Dabogda te posetio Čavoški

There are only a few new developments on the Karadžić front today: police are beginning to investigate how he was able to get false identity documents issued by, oh, the police in Ruma. Miša Brkić thinks the security services are behind both the hiding in monasteries story and the invention of Dr Dabić. There were protests yesterday and they are expected again today, with not many people -- just a few Obrazovci, but it looks like they do like to throw stuff. And with the goal of increasing his suffering, his cell was visited by his brother Luka, who was taking time off from killing girls while driving around drunk in his Mercedes, and by Kosta Čavoški, who hangs with mass murderers full time so he didn't have to interrupt his schedule.

Photo: Luka Karadžić arrives with his tailor and cosmetician to visit his brother.


Anonymous said...

Now it's alternative law - he plans to defend himself.

Anonymous said...

Sorry, just seen - you got there first, as usual.

dejan said...

Imagine being a student being examined by professor Čavoški... I know lawyers from Belgrade who still have nightmares...

Jelena said...

I think the tailor/guy with dry cleaning is in fact, Ratko Mladic in disguise.

Anonymous said...

When you have time, it would be interesting to have your observations regarding academia in Belgrade and how accommodating or resistant to change the institutions are there.

Cavoski's approach to intellectual objectivity left me rather gobsmacked in the past, and having read some of the output of Darko Trifunovic's Security Studies nichelet earlier this year I began to wonder whether referral for an Ofsted visit might even be appropriate.

Eric Gordy said...

Anything but Ofsted! I have spent the last several months reading their reports about "a good school with some outstanding qualities," like they were written by a machine.

There are a lot of people in universities who are past their usefulness but entrenched. This is one reason there has been so much opposition to the Bologna reforms among the old guard -- the reforms want to reduce the number of required courses and increase the number of elective courses, and many people are aware that without required courses they would have no students at all, and then be much more vulnerable to forced retirement.

As for old dr Kosta, there was a time during the communist days when people in the west adored him as a "dissident" and he was largely welcomed. A study he did (1981 or so, I could look it up) together with Vojislav Kostunica on the establishment of the Communist political monopoly after 1945 is fairly described as a classic.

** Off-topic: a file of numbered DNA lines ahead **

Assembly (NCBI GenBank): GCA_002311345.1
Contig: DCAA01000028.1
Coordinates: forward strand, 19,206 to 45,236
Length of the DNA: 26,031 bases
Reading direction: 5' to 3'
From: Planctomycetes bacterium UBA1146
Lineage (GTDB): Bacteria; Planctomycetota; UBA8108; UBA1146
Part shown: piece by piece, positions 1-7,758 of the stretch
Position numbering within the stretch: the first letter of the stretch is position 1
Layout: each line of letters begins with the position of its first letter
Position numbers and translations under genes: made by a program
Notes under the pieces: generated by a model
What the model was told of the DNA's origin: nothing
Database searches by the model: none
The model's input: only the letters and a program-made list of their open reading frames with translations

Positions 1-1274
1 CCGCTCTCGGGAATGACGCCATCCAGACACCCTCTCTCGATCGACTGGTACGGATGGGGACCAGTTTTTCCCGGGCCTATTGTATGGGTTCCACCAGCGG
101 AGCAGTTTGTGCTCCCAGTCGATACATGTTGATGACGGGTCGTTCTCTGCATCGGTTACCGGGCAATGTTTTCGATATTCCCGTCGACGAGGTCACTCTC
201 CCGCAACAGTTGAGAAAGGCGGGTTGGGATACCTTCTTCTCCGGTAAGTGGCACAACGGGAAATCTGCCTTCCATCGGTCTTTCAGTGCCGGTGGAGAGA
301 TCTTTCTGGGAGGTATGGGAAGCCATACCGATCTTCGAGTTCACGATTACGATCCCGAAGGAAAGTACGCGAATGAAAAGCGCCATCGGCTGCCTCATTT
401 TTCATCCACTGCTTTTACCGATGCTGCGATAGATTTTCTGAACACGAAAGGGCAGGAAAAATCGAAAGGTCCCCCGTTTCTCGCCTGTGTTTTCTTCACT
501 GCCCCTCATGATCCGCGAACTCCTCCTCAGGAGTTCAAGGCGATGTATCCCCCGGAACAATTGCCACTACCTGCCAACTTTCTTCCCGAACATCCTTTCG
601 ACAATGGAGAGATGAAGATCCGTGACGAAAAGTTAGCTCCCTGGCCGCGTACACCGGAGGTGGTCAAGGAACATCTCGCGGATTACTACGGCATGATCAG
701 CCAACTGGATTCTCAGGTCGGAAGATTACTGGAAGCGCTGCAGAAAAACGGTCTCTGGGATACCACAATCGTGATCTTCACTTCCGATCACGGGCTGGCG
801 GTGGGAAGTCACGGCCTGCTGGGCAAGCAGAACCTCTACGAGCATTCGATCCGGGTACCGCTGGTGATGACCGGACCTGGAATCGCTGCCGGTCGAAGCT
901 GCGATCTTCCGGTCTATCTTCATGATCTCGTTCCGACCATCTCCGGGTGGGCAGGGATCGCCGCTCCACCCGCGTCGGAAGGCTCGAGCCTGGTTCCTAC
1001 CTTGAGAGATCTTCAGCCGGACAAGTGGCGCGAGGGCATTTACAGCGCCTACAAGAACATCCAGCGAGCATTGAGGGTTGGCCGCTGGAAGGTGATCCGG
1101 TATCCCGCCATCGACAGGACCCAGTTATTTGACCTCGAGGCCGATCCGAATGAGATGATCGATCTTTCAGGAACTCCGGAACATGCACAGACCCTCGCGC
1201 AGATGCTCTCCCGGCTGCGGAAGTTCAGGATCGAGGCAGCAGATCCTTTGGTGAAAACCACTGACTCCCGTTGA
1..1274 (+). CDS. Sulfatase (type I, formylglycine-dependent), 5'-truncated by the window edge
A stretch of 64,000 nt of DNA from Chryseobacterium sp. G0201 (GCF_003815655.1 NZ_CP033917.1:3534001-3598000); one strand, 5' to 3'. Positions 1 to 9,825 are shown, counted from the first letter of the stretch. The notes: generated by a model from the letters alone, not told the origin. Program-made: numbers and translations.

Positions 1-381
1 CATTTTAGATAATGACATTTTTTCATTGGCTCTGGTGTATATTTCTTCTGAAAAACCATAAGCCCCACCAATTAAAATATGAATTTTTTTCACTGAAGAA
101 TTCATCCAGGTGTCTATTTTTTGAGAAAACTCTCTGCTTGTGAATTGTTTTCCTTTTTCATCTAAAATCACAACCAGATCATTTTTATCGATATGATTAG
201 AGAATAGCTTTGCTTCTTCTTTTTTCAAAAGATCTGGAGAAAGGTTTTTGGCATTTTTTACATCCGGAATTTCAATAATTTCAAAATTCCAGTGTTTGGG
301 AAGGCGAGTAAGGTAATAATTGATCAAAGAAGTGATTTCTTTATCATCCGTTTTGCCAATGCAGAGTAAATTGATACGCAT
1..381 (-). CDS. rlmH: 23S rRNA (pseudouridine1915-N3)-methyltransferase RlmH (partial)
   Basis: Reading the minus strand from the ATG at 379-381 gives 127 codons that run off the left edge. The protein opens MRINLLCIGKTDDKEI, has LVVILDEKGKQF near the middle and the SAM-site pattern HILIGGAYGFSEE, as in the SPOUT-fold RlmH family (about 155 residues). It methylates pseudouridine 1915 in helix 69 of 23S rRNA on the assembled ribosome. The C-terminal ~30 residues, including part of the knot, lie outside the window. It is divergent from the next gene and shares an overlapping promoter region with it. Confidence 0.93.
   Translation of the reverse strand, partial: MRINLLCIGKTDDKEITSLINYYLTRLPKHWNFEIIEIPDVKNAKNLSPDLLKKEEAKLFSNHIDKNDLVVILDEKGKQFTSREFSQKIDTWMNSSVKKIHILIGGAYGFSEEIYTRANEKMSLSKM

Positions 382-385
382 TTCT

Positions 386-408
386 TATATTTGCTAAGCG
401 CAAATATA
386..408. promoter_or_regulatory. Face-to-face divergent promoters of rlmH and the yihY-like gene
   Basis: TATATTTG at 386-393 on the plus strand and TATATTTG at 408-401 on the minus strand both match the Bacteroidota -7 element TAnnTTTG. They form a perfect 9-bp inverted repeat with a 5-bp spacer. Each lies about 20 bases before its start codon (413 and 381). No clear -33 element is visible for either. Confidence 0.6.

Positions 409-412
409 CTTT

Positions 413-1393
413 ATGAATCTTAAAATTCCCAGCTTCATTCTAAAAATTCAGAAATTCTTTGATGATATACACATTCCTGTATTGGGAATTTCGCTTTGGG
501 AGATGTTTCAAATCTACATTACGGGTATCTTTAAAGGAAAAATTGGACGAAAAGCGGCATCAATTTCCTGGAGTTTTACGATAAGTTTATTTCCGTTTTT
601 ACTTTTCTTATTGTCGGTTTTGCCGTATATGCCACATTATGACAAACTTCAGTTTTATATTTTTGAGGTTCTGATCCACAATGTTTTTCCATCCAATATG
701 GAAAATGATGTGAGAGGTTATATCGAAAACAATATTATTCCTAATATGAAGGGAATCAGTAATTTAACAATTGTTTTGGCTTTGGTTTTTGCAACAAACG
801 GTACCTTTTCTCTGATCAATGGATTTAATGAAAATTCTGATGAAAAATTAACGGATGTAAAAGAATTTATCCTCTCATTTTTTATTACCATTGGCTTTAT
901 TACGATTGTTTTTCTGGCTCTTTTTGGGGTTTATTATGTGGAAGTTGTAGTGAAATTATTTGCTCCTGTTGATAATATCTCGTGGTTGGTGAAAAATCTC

By the time these people took leave of their senses they had fairly well established reputations, which is what they coast on now. There is this small circle of people who retain academic jobs but do nothing but politics. Even if they did better politics, it would still be an abuse of the university. But there is a long tradition of a revolving door between academics and politics, which predates the Communist period.

Anonymous said...

Not machine-written, just cue-sheets. The Ministry of Structured Pathways through Education to Work aspires to establish us as global authorities on the call-centre model of education. No doubt in five or six years time they'll be funding research projects into the role in higher education renewal of the labour market-driven Belgrade 2008 disseminated networks model.

Anyhow, global pessimism aside, thanks for that insight. I guess the classic tome would be "Party pluralism or monism: social movements and the political system in Yugoslavia, 1944-1949
by Vojislav by Vojislav Koštunica; Kosta Čavoški" Publisher: Boulder: East European Monographs; New York 1985.
ISBN: 0880330821 9780880330824

On my Christmas list already.

Anonymous said...

Another interesting French-language blog for your list: http://ytomic.blogspot.com/ (via Blog de veille)
He's got a recent post about Cavoski and the DDD Intellectuals' Fan Club, mentioning the disappearance of the Committee for the Truth about Radovan Karadzic's website. Maybe they lost the password.